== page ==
S&P shares outlook for global reinsurers amid Russia-Ukraine conflict

Based on its analysis, S&P reported a negative outlook for the global reinsurance sector, reflecting its expectations of the credit trend over the next 12 months, including the current distribution of rating outlook, existing cross-sectoral risks and emerging risks.

On March 31, 2022, 29% of S & P’s ratings on the 21 best global reinsurance companies had a negative outlook, 57% were stable and 14% were positive or on CreditWatch with positive implications.

The credit rating agency predicts that the 21 leading global reinsurers will take on about half of the potential losses in the insurance sector as a whole, which varies by industry as some lines are more reinsured than others. It also expects that the losses in the conflict between Russia and Ukraine will be a profit event for most reinsurance companies. However, the losses could turn into a capital event for some extreme values, given the significant natural disaster losses already accumulating during the first quarter of 2022, even before the hurricane seasons in the Atlantic and Pacific Ocean arrive.

Over the past five years, heightened natural disasters and pandemic losses, unfavorable trends in some US accident lines (general liability, professional lines and car liability) and a competitive environment have driven weak insurance results in the sector. As a result, reinsurance pricing has tightened in recent years until the renewals in January 2022, according to S&P.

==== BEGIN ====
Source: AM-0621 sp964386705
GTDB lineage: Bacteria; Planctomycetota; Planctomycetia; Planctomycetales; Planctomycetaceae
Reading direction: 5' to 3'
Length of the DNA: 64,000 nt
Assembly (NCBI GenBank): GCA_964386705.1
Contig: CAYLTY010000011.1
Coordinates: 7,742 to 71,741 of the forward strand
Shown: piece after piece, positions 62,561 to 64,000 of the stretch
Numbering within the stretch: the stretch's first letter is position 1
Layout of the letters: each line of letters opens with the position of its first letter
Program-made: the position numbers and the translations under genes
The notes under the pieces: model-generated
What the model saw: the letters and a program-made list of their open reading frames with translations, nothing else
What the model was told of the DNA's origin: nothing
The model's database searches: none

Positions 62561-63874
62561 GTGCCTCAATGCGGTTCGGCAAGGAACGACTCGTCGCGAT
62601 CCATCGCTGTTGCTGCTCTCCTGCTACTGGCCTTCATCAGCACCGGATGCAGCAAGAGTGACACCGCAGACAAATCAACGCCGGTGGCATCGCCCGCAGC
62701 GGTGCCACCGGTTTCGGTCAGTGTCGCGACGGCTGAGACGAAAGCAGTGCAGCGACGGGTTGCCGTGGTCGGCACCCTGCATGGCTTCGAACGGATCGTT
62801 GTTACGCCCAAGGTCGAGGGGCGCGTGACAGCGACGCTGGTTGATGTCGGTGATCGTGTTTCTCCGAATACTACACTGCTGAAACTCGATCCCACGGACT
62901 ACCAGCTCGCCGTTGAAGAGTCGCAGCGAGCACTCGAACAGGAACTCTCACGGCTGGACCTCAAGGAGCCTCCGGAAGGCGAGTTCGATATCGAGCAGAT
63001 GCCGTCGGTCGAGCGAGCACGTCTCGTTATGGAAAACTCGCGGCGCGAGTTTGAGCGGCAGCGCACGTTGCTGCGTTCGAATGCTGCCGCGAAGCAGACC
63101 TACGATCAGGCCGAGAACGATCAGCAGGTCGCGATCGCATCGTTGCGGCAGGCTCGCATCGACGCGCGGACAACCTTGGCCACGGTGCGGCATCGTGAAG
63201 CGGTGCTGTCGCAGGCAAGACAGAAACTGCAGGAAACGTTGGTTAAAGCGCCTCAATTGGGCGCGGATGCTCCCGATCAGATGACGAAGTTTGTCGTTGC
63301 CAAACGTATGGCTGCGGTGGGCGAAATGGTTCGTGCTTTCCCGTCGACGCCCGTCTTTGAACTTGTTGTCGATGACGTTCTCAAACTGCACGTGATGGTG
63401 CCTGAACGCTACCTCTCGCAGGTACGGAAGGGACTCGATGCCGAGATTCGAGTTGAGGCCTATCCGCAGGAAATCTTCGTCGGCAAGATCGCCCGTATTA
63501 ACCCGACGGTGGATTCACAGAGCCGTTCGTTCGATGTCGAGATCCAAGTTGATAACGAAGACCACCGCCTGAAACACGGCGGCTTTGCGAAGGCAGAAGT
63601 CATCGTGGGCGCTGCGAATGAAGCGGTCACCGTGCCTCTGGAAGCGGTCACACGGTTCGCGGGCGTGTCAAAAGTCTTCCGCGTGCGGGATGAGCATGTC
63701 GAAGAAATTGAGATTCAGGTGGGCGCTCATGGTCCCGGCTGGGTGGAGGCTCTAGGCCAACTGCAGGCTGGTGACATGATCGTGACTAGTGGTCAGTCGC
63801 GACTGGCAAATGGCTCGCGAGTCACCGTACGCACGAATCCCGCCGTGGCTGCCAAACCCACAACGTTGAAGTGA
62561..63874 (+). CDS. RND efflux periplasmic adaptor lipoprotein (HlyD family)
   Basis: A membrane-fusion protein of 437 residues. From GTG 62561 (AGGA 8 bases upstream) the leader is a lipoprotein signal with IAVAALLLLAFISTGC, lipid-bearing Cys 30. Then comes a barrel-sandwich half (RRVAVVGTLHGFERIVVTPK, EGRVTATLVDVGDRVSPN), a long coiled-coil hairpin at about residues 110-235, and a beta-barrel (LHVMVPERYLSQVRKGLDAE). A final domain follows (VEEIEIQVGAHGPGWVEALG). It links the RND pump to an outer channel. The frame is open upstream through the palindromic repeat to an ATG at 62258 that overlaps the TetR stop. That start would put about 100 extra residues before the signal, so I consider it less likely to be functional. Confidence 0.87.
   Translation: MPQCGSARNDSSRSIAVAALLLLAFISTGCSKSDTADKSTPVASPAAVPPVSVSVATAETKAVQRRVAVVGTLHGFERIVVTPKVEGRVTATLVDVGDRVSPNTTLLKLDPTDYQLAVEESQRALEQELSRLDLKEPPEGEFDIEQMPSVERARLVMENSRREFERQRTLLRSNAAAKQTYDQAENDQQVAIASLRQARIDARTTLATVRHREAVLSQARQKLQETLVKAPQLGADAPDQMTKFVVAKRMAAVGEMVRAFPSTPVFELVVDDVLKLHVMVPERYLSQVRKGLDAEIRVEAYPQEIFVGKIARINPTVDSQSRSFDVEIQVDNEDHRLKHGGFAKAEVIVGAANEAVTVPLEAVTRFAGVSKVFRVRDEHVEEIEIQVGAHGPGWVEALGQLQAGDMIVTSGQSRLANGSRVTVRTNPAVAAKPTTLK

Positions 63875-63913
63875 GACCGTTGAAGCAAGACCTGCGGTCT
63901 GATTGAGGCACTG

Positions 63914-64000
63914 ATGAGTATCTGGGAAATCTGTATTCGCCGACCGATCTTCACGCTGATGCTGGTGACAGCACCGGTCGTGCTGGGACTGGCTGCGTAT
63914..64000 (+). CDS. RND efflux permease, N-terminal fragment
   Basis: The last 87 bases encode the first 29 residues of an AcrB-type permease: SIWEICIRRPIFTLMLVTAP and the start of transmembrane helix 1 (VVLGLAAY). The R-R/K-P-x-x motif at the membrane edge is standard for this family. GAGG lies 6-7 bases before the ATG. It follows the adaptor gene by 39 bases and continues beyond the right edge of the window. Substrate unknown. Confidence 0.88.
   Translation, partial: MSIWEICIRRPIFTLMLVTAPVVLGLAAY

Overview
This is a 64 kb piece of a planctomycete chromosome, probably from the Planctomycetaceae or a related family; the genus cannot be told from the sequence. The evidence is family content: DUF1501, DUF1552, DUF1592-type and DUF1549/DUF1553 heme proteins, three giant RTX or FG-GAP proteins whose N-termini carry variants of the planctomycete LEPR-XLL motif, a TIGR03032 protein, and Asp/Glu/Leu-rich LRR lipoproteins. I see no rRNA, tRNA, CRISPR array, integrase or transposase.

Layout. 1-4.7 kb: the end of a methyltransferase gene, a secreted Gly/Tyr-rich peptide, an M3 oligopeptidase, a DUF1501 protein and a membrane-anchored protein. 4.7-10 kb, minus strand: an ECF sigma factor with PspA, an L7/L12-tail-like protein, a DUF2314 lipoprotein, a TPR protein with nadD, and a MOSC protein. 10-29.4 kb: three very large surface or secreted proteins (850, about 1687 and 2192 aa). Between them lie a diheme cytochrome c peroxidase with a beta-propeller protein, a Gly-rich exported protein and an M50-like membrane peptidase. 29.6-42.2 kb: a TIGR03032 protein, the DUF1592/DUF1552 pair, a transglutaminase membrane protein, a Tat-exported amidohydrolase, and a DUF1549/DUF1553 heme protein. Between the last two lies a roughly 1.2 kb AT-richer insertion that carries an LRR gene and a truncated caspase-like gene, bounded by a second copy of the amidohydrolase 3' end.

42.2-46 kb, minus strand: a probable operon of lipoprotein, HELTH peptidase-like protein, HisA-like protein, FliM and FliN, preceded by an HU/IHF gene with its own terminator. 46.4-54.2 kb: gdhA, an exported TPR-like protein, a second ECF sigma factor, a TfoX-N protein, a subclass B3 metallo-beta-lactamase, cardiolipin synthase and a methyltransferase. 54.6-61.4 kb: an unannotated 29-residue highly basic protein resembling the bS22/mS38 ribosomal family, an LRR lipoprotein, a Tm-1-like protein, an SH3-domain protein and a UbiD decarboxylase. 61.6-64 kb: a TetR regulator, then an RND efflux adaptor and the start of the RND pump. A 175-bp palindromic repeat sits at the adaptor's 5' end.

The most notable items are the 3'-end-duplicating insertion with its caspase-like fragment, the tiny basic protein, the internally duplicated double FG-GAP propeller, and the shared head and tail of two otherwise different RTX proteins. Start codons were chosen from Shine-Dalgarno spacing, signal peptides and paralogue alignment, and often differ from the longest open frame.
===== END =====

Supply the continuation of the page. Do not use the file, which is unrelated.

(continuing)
However, the credit rating agency explained that the extent of the price increases has varied depending on industries, loss experience and regions. And due to these price increases, the total quota for the accident year, excluding natural disaster losses and reserve development, of the 21 best global reinsurers has improved by about 4 percentage points since 2017.

For the rest of 2022, S&P expects the positive momentum in reinsurance pricing to continue, with tightening conditions further affected by the scale of the conflict between Russia and Ukraine.

“We could revise our sector outlook to stable from negative if we believed that reinsurers could sustainably earn their COCs. This will be significantly due to improvements in reinsurance pricing by 2022 and the sector’s discipline and readiness to deal with volatility from natural disasters and human-caused losses, including Russia-Ukraine-related claims, says S&P.

Apart from special areas, cyber insurance is another type of insurance product that is likely to be affected by the conflict between Russia and Ukraine.


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